This book was one of my most anticipated releases of 2017. Salt are one of my favourite publishers; I’ve never read a bad book from them and they’re a local publishing house, which just makes me love them even more. I was fortunate enough to win this book in a giveaway on Goodreads – as someone who never wins anything, I was absolutely elated when this arrived in the post! However, with all my reading for the Wellcome Prize, I didn’t get around to this until the start of this month – but honestly, it was worth the wait.
I don’t know what I was expecting going in to this book, but honestly what I got wasn’t anything like I imagined. Trying to explain what this book was is difficult – because honestly it’s very unlike anything I’ve ever read before. It was absolutely mesmerising, but also quite an uncomfortable read in places, and I really enjoyed it.
The book is set shortly after WWI has ended, and we meet our young protagonist – Lucy – as she is on her way to the forest to meet The Funny Men. This band of men are named after Dorothy’s companions in the Wizard of Oz, and over the first part of the book we learn why Lucy is off to the forest to meet these men, who these men are, and the lines between fairytale and reality get heavily blurred. Over the course of the novel as a whole, those lines get even more blurred, the plot gets darker and even weirder, and seemingly unrelated plot points all come together and, frankly, it’s fantastic.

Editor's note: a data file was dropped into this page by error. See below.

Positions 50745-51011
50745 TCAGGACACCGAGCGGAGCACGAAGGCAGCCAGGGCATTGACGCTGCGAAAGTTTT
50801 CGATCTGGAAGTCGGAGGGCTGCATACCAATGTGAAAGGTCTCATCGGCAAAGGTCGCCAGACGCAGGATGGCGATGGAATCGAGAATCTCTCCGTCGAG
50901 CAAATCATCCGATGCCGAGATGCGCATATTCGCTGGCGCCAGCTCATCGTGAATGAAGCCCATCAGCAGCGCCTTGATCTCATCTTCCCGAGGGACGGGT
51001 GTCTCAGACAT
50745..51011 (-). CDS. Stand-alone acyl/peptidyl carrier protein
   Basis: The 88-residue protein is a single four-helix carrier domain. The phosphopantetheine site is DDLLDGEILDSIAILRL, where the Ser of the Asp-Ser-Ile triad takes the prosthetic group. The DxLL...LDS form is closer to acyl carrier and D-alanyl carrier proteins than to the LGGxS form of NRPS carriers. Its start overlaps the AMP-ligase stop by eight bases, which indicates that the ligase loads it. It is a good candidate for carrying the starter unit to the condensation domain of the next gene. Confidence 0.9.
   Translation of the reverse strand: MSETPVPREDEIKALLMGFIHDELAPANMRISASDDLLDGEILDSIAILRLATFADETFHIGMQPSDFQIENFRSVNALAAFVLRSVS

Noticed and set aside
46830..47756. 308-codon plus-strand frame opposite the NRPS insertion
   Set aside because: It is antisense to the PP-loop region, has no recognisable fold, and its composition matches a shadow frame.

The first 20 or 30 pages for me were the hardest to get through, I had to read them twice before I actually found myself engaged in the book. It was quite a jolting start, if I’m entirely honest, and a little weird even for me! Once I got through them, and persevered, I found this a hard book to put down. Yes it was disturbing, and unsettling but come the end of it all I couldn’t help but have this overwhelming feeling of sadness that I was done with it.
This book was weird and wonderful and, while nothing like what I had imagined in my mind when I first read the blurb on Salts website in Autumn last year, it was incredible. It’s definitely not a book for the faint of heart and it’s also not a book that will be enjoyed by everyone. Personally, I loved it.
Now, you may be wondering why 4* not 5*? Well, it was a tough call but if I am entirely honest with myself, while it was beautifully written and expertly crafted, the different streams of the story often had me a little lost. It came together in the end, and there’s nothing quite as satisfying as a book coming together, but while reading it I did feel it was a little jumbled.
I look forward to what Xan Brooks does in the future, because for a debut, this was incredible.